Will Four-Term Mayor Byron Brown Receive A Spot on November’s Ballot?
A petition drive launched by Mayor Byron W. Brown is a working attempt for Mayor Brown to gain an independent line on the November 2 ballot by disputing a petition filing deadline set earlier in the year by the New York legislature.
Democratic Primary Recap
Mayor Brown has held office in Buffalo for four terms, and his political future in Western New York is a huge question mark. Brown lost the Democratic mayoral primary to India B. Walton, a political newcomer and progressive activist who has received support from Alexandria Ocasio-Cortez, the U.S. representative for New York’s 14th congressional district.
After the primary loss, Mayor Brown learned that he could still potentially be elected for a fifth term as the Buffalo mayor, so he launched an uphill write-in campaign for re-election.
How Likely Is It Mayor Brown Will Get On The Ballot?
Both the Democratic and Republican commissioners at the Erie County Board of Elections confirmed that they were aware of Mayor Brown’s efforts.
Last week, Brown contacted Jeremy J. Zellner, the Erie County Democratic Committee chairman and the Democratic Board of Elections commissioner. Brown informed Zellner of the community petition effort to reserve a spot for Brown’s name on the November ballot as an independent candidate.
However, Zellner does not want to talk about those petitions by Mayor Brown until he receives more information from the county attorney and the Board of Elections counsel.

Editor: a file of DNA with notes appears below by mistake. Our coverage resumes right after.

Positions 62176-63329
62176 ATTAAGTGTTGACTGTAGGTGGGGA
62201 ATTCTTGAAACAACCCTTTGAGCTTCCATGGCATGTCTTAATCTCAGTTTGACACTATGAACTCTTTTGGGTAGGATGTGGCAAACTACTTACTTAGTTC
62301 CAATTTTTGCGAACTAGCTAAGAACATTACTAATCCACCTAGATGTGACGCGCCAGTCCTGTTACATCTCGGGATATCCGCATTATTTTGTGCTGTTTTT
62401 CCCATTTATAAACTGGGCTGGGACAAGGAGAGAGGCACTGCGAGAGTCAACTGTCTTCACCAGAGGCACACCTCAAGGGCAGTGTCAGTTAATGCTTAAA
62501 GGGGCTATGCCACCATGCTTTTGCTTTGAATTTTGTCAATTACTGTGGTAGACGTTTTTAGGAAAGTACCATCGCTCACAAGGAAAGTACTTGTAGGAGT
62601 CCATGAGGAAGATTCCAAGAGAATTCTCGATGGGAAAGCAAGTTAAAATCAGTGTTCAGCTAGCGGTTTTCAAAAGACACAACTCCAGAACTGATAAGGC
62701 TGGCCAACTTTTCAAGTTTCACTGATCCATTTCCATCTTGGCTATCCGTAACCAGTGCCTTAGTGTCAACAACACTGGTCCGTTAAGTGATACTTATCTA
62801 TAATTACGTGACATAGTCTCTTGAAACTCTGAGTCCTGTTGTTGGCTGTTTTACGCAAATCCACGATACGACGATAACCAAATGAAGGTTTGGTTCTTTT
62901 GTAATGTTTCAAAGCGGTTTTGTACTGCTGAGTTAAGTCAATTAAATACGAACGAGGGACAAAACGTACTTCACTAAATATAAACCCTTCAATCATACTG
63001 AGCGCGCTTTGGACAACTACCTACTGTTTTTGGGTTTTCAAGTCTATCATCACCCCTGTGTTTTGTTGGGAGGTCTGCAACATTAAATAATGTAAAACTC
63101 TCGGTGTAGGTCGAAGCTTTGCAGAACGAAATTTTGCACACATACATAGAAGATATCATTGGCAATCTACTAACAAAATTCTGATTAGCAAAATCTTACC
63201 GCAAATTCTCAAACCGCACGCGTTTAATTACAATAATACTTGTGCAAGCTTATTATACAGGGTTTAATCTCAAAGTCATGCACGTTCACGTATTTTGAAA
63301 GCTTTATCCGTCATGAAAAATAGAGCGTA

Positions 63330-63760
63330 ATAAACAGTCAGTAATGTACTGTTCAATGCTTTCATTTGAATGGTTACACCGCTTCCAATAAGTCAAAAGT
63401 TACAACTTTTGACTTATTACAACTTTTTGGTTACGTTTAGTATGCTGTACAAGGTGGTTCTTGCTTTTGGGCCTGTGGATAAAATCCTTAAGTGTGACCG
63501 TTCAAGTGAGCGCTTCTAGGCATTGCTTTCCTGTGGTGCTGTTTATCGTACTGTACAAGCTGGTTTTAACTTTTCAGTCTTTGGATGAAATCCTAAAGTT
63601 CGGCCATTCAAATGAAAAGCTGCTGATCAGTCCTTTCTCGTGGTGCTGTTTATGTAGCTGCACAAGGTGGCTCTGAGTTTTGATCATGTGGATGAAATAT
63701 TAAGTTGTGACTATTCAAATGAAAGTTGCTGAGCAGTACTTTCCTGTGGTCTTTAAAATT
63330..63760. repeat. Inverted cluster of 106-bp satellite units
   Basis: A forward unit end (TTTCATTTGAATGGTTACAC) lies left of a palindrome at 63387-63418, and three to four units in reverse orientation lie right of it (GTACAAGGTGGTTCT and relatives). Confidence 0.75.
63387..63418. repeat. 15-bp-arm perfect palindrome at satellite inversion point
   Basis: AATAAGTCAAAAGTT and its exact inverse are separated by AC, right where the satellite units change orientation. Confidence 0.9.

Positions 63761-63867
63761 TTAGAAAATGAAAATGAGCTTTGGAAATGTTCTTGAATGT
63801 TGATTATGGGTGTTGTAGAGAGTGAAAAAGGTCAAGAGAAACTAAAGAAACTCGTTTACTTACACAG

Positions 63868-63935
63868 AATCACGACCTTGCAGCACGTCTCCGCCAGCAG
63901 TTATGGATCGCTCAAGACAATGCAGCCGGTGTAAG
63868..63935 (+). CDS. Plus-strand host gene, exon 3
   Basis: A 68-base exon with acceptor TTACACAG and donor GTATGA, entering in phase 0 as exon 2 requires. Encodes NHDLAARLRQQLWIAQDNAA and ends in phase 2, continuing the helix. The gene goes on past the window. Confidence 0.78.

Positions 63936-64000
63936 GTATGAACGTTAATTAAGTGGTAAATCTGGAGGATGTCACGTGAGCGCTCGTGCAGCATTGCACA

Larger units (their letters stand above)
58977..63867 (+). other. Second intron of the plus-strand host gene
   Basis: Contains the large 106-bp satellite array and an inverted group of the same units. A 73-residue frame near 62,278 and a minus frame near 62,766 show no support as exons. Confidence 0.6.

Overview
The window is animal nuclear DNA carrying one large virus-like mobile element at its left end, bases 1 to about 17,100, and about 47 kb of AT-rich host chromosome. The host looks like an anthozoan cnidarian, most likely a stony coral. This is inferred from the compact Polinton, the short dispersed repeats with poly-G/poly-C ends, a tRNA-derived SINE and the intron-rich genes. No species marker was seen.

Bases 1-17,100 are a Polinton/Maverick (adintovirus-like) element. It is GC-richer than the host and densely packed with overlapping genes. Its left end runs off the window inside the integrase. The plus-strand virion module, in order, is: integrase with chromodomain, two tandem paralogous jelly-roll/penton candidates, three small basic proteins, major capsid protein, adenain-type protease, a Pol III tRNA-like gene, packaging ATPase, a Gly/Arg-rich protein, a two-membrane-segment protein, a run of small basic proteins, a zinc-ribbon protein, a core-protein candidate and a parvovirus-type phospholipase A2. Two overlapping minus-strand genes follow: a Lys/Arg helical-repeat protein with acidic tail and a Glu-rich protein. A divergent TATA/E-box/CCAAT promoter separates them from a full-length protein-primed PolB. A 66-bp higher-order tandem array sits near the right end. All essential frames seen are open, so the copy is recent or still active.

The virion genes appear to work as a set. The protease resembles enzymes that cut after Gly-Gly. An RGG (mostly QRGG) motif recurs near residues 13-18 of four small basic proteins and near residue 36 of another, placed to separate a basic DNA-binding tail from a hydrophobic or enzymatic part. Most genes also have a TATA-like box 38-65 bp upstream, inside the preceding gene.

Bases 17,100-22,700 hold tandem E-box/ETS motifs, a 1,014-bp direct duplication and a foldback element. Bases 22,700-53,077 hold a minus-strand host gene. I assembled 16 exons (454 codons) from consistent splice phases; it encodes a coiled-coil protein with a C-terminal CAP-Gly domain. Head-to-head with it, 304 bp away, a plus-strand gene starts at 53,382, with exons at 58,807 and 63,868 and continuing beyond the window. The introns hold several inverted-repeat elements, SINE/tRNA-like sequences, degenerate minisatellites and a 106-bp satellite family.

Zellner has voiced support for Walton as the next mayor of Buffalo. She defeated Brown in the Democratic party’s primary by over one thousand votes.
How Will The Brown Campaign Advocate for Ballot Change?
Brown is scrambling to get on the ballot as an independent candidate after the State Legislature changed the filing period for independent nominating petitions for political office to “not earlier than 24 weeks and not later than 23 weeks,” before the November 2 election, as per state election law 6-154. Before the change, the previous deadline had been “not earlier than 12 weeks and not later than 11 weeks” before the election.
This means that under the new law, the filing of independent petitions was supposed to be between May 18 and May 25.
A spokeswoman for Brown’s mayoral campaign said that the drive to get him listed on the ballot as an independent is an effort to increase his chances of being re-elected, but it is unclear if Mayor Brown and his campaign will achieve these aspirations.
Mayor Brown is expected to make a public address on Friday, August 27.